The album incorporates elements from funk, reggae, pop, and punk- but most prominently, Burn Your Own Gasoline is a swampy blues album. Opener “Bac Bac Train” and “Cleanest Hands” are both train-style songs, each with Ziggy playing lap steel and harmonica, the first in draggy minor key, and the latter major and unabashedly forward-moving. Hot lyric: “The cleanest hands make the dirtiest money!”
I have felt in the past that Ziggy had room to grow as a lyricist and composer, as sometimes he would get sucked into his loop pedal like a black hole. With his band finally fully-assembled behind him, he opens up and washes away both of these criticisms. It’s exciting to see these guys realize the talents they’ve displayed in a live setting for so long, and collect them for an album that feels really complete.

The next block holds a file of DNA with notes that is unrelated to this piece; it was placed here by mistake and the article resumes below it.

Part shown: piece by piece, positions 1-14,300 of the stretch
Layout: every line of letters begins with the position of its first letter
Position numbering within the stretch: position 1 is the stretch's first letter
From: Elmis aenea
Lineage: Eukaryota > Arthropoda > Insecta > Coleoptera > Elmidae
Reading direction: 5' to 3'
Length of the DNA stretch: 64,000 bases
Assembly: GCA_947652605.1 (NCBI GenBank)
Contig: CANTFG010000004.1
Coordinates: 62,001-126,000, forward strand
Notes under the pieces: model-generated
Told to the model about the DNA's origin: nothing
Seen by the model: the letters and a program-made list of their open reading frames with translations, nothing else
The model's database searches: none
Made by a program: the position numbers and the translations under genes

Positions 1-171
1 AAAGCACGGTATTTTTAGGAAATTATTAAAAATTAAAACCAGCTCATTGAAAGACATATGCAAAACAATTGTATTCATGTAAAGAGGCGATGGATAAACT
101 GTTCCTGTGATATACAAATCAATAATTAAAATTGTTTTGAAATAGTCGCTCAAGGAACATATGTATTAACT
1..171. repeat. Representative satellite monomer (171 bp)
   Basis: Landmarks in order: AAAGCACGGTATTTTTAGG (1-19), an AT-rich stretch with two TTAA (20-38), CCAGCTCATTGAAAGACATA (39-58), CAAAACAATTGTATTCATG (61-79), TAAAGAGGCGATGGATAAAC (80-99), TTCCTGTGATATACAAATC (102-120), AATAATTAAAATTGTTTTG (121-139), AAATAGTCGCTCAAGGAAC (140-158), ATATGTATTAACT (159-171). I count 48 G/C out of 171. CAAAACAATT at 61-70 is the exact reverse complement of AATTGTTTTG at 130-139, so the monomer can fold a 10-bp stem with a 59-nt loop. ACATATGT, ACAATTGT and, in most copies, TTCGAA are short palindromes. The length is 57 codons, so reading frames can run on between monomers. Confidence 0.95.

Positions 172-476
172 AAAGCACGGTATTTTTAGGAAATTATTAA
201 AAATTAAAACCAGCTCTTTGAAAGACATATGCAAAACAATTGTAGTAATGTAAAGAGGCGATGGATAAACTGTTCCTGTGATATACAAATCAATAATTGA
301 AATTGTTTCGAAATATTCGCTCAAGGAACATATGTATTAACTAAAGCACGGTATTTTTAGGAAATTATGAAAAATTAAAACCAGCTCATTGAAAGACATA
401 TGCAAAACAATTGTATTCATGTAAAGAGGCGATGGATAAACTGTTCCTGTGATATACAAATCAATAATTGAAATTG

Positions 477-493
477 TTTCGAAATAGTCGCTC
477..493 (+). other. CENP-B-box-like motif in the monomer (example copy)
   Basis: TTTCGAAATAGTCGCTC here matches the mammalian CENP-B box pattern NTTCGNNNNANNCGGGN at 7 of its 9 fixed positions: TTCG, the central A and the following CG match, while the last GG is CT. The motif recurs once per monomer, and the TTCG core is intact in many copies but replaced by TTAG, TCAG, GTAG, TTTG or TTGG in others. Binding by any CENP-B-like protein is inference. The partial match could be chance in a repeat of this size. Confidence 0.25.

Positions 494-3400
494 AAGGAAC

The obvious single is “Easy For,” from which I was whistling the chorus melody for three days after I left their album release party. Ziggy’s solo rips. This has been a centerpiece of their live show for a long time, and finally it gets the studio justice it deserves.
The title track features Coda’s best bass work, while Ziggy screams. It seems to be about somebody who is always hitching rides. Ziggy’s tired of driving them around, and he wants them to get a car.
The last new song here is “Hard Funk,” the fastest tempo on the record. Ziggy’s wah riff, combined with uncomfortably quick harmonies, make this a stressful song. If the other tracks were train songs, this is the engine about to run off the track and into the river. It suddenly breaks into a slower section in the outro, where Boland plays some sick syncopated beats while Ziggy rips yet another solo. They never get old.